A 5,000-acre tract with great potential for rice cultivation was granted to Thomas Woolridge in 1767. The tract was located a few miles above East Picolata at St. Johns River and Observation Creek (Deep Creek today). The site between McCullough Creek and Deep Creek Creek, and intersected by Moccasin Branch, had abundant cypress swamp on both shores and was judged excellent for rice cultivation.
Woolridge was appointed provost marshal through the influence of the Earl of Dartmouth, and later filled the posts of fort adjutant and barrack master, and receiver general of quit rents. He and his wife Susannah arrived at St. Augustine in January 1767 with white servants whose salaries and expenses amounted to £30 Sterling per year per servant. Governor Grant persuaded Woolridge to relinquish a manadamus for a seat on the Royal Council, calling him a "mean low poor creature despised by everybody." Suspended from office in 1772, Woolridge sailed to London to gain reinstatement, but never returned to East Florida. By 1777 he was bankrupt.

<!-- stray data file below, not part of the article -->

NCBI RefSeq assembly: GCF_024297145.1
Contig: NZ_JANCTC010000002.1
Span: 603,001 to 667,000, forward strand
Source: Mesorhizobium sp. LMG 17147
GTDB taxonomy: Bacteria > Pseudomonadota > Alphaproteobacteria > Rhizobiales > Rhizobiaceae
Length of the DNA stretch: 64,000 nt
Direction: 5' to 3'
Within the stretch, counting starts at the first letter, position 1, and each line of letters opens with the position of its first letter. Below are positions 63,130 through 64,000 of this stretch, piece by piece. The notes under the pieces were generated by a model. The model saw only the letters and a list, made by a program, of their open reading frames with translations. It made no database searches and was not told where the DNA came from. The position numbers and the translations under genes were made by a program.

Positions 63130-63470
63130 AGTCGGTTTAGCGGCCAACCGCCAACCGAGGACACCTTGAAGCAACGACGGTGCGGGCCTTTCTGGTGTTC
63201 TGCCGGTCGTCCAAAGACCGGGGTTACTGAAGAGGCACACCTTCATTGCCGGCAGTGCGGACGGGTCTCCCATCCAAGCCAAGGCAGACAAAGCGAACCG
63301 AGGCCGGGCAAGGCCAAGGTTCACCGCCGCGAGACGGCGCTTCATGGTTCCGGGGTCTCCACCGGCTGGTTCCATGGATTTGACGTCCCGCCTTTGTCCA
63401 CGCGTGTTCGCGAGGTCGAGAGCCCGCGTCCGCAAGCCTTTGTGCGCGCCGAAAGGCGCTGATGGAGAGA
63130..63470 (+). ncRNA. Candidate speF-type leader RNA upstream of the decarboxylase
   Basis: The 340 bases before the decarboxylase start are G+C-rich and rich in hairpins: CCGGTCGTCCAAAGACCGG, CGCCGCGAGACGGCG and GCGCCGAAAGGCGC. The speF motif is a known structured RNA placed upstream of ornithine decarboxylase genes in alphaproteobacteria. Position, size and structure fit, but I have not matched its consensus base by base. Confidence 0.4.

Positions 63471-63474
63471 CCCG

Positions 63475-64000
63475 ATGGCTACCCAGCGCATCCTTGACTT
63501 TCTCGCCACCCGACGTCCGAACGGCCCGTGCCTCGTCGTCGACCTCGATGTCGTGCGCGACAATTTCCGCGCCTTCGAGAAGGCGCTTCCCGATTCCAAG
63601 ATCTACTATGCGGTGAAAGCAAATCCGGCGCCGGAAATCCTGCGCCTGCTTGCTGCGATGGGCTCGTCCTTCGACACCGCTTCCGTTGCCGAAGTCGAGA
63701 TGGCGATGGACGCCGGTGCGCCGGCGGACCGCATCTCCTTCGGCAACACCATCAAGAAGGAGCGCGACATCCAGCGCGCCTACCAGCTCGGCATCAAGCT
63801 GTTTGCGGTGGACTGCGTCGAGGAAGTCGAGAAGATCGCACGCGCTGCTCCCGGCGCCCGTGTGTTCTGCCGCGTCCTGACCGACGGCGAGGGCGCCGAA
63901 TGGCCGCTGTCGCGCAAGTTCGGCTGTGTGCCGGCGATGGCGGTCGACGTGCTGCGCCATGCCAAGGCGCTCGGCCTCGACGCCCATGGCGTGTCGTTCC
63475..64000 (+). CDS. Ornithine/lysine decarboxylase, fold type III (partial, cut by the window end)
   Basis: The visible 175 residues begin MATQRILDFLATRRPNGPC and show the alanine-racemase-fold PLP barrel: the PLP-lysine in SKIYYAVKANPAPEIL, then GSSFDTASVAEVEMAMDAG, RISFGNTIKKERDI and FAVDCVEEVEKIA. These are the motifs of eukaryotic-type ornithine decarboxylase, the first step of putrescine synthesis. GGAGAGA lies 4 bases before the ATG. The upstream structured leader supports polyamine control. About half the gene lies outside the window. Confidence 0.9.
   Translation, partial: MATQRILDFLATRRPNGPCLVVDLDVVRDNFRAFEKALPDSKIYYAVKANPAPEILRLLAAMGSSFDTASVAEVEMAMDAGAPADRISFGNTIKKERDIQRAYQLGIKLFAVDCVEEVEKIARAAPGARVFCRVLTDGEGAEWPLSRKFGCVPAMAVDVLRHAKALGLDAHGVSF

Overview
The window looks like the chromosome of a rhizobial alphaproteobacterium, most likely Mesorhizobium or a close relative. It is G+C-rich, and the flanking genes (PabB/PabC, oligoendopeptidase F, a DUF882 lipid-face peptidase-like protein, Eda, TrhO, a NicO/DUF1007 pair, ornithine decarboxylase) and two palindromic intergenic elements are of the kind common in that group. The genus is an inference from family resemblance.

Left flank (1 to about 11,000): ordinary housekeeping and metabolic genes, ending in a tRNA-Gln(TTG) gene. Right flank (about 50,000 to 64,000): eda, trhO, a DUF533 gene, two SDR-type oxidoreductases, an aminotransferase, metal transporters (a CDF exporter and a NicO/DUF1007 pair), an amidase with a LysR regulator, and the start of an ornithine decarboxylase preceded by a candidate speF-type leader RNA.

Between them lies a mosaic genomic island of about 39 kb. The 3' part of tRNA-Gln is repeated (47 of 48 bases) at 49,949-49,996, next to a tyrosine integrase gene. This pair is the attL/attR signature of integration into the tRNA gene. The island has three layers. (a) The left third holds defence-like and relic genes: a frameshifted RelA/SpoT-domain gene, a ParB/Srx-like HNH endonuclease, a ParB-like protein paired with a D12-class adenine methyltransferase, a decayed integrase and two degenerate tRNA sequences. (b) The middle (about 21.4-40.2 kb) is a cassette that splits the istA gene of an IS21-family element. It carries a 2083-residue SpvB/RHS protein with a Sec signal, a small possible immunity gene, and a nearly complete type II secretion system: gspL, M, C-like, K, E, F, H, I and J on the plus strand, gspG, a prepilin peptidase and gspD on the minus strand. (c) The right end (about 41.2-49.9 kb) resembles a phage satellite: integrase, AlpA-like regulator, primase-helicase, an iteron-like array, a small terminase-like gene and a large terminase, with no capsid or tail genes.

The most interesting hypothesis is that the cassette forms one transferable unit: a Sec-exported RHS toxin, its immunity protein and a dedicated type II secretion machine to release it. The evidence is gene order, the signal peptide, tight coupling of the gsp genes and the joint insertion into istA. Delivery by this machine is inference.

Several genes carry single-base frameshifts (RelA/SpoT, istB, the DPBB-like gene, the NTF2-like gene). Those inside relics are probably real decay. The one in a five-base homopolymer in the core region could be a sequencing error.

Henry Constable was also awarded a 5,000-acre grant on St. Johns River and Observation Creek (Deep Creek now) opposite the tract awarded to Thomas Woolridge. No record of cultivation has been found.
Federal Point at the intersection of Deep Creek and the St. Johns River. Land in this area is heavily cultivated today, but during the British years it lay idle.
T77/17/12- William and Thomas Taylor ; T77/18/16-Woolridge; T77/25/fragments-Constable. The negative comments about Woolridge are from Charles Loch Mowat, Florida as a British Province , 1763-1784 (Gainesville, FL: University of Florida Press, 1964).